Book review

Moreover, we are fortunate that these fragments survived because they provide us with searing glimpses into the nature of the Nazi occupation of Poland. As Shallcross compellingly shows, Szlengel, Ginczanka, Nałkowska, Miłosz, Andrzejewski, and Borowski all focused on the wartime fate of ordinary material objects in especially intense and vivid ways. They wrote about the seizing, sifting through, recycling, and abandonment of things, the detritus of genocide–sheets, desks, dishes, tables, shoes. In so doing, these early scribes of the Holocaust created some of the first attempts to represent the Nazi murder of European Jews. As Shallcross writes: “I believe that the nature of this genocide is representable, even though those who lived through it, and first spoke of it, were given no real opportunity or time to master strategies of representation that would express their experience. This representation occurs more vividly when the Holocaust experience is evoked through ordinary objects” (p. 11).

Two early writers of the Holocaust, along with Shallcross’s illuminating analysis of them, struck me most powerfully. The first writer is little known outside the field of Polish Jewish studies. Born in 1917, Zuzanna Polina Gincburg, who published under the pen name of Zusanna Ginczanka, was a noted poet in Warsaw’s interwar literary scene. When the Nazis invaded Poland in 1939, she fled to her hometown of Równe and then to Lwów, before ending up in Kraków, where she was executed in December 1944 in a Gestapo prison courtyard. While Ginczanka wrote little during the war, her untitled poem of 1942, which somehow made it to a childhood friend who submitted it for publication in 1946, wrenchingly tells of plundering and death in Ginczanka’s own bedroom.

The ordinary objects of her bedroom function as props of murder. Ginczanka’s enumeration of her things in the poem, as Shallcross puts it, “becomes so intense that the reader can feel [them] almost tangibly” (p. 44). And yet this is not a poem of self-pity; it is one, rather, of jouissance in Shallcross’s reading. Ginczanka secured an uncanny victory over her perpetrators; she endowed her Polish neighbors–whom she called “my dear ones”–with the inheritance of permanent guilt for their participation in looting and murder, a guilt to which her blood-soaked goods would remind them long after the war had ended.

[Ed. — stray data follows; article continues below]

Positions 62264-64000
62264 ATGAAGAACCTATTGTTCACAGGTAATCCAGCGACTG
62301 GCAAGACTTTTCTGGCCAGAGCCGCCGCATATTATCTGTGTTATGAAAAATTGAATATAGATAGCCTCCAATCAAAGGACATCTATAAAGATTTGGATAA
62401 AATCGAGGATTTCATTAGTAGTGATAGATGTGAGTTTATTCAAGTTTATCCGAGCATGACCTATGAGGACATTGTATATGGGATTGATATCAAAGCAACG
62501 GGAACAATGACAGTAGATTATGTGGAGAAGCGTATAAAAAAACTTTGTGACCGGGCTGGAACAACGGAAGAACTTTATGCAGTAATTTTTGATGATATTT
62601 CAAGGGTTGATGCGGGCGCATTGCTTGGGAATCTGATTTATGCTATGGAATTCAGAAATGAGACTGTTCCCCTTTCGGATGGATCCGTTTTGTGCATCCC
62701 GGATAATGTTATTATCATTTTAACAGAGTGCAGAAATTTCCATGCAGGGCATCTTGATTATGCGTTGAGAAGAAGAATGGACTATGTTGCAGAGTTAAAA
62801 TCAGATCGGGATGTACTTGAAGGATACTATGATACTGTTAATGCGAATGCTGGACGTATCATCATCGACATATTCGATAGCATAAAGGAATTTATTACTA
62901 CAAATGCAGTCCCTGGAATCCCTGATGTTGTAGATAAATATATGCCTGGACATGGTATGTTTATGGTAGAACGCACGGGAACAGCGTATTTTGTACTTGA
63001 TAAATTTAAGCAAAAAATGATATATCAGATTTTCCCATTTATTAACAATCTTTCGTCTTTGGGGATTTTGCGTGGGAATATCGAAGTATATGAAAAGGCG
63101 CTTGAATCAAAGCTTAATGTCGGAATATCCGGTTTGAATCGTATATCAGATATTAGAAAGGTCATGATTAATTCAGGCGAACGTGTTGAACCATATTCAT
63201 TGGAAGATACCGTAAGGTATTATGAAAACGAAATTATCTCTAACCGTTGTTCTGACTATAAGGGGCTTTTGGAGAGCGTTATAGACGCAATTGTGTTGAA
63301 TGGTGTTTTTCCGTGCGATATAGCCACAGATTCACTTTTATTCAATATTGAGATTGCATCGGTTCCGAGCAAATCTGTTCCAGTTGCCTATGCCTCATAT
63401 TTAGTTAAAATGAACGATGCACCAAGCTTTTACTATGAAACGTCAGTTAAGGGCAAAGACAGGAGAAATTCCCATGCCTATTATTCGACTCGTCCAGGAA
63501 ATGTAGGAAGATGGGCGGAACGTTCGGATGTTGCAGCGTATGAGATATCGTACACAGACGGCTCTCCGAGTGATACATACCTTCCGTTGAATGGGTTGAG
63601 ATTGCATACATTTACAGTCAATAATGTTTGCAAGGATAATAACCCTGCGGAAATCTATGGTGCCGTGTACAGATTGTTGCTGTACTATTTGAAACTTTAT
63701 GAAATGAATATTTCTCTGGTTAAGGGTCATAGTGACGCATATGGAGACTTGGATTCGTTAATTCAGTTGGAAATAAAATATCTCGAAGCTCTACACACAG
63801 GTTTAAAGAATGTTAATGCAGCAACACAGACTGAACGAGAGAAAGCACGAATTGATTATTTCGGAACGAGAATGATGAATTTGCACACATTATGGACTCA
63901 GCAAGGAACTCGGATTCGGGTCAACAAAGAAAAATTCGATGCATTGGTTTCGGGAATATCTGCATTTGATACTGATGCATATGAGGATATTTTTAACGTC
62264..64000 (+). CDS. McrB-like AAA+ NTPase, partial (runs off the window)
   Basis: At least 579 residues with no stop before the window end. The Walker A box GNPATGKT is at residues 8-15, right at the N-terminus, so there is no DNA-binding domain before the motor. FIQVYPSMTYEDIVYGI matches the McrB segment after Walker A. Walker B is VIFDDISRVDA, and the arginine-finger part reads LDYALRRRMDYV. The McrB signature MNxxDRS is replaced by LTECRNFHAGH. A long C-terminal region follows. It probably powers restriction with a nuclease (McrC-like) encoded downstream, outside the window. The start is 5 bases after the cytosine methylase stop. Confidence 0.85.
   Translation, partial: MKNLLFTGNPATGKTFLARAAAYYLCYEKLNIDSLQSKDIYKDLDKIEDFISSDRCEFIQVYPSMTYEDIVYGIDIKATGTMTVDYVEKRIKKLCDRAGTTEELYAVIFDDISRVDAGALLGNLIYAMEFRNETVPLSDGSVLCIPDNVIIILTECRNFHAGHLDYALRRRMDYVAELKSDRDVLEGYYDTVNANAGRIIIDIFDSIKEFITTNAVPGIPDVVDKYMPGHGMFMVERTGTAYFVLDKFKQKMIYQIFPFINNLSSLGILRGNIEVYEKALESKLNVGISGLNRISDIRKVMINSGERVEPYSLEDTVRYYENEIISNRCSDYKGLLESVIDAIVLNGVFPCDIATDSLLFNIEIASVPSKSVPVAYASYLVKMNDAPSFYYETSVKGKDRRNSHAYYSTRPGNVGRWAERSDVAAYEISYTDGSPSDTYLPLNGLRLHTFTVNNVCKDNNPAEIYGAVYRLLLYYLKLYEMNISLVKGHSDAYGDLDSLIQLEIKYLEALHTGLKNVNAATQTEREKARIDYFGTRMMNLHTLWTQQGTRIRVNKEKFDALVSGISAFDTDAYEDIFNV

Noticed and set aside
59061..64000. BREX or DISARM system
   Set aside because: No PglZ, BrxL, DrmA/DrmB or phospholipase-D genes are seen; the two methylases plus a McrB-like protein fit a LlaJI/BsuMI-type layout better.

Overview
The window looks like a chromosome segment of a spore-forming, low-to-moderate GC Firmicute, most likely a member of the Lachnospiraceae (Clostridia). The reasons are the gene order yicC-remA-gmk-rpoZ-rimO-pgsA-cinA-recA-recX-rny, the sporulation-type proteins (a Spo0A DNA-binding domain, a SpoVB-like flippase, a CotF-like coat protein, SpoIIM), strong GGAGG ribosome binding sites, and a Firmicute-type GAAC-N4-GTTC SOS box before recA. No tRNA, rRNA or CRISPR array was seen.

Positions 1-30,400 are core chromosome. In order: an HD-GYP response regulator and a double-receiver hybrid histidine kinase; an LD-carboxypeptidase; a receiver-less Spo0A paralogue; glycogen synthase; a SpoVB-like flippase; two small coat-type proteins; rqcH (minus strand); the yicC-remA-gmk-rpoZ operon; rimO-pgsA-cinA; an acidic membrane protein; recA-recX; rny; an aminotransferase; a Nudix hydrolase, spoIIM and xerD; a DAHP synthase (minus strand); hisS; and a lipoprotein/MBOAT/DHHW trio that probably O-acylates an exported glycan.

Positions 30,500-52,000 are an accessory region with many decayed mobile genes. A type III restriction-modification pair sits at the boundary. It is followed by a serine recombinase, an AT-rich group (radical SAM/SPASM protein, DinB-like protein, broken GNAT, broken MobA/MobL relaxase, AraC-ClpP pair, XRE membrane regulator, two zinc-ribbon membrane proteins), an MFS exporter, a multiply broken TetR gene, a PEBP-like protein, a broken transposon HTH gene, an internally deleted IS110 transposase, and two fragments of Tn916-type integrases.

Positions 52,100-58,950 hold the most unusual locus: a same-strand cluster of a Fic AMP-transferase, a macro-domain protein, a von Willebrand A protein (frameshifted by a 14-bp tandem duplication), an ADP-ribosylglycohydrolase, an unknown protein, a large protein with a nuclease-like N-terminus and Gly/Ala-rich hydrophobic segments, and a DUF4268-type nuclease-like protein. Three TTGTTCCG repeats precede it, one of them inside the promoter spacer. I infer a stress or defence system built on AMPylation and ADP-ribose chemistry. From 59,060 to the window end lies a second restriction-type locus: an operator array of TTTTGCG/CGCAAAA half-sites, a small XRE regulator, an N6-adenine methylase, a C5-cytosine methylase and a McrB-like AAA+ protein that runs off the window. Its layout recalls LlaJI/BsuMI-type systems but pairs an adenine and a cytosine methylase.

O, how they will work, like a house on fire,
Skeins of horsehair and sea grass,
Clouds from torn pillows and feather beds apart
Will cling to their hands, will change both hands into wings;
My blood will glue the oakum with fresh down
And will suddenly transform the winged to angels (p. 38).

Shallcross has rendered Ginczanka’s poem into English for the first time; the poem will now receive the broader audience that it most certainly deserves.

Borowski is the second early writer of the Holocaust whose poetry Shallcross examines with particular force. While Borowski has received no shortage of attention, Shallcross provides fresh analysis of his work. She examines, among other themes, the loss of tactility in his writings, analyzing the ending to Borowski’s “A Day at Harmenz.” Borowski concluded this story with the image of Becker, an older Polish Jewish prisoner who is near death, struggling to feel his way to his last meal. Becker is “vainly groping with his hand for the board to pull himself on to the bunk,” Borowski wrote (p. 117). Shallcross argues that Borowski articulated here the Nazi destruction of the human body and its sense of touch. He revealed a process of degradation that ended with the body turning almost into an object. In Borowski’s words: “I stared into the night, numb, speechless, frozen with horror. My entire body trembled, and rebelled, somehow even without my participation. I no longer controlled my body, although I could feel its every tremor” (p. 125).

Shallcross has written an erudite book that provides novel insights into a broad range of themes, including memory, representation, ethics, the human senses, and Polish Jewish relations. From my perspective as a cultural historian of memory and of the Holocaust, I see her book making two key interdisciplinary contributions. First, Shallcross labors, in many ways, as a cultural historian as much as she does as a literary scholar. Her analysis of Polish and Polish Jewish responses to the Holocaust as it was taking place (or just shortly after it ended) vividly reconstructs the Nazi destruction of Polish Jewry and the distinct literary encounters with human violence that the Holocaust engendered. Her book marks a significant addition to the historiography of the Holocaust. Second, Shallcross’s work enriches our understanding of early Polish and Polish Jewish responses to the Holocaust. Analyzing Miłosz’s poem “A Poor Christian Looks at the Ghetto,” she pauses to reflect on the significance of its creation: “To my knowledge, no non-Jewish author who lived under the terror of the Nazi rule would have signed an audacious poetic document of this caliber. The fact that Miłosz kept his poem close to him, in a suitcase, demonstrates an incredibly high level of both self-awareness and ethical conscience fused with a sense of responsibility” (p. 83). In analyzing the artifacts of writers who took up the ethical and precarious charge of testifying to the destruction engulfing and surrounding them, Shallcross has written an important book.


Michael Meng. Review of Shallcross, Bożena, The Holocaust Object in Polish and Polish-Jewish Culture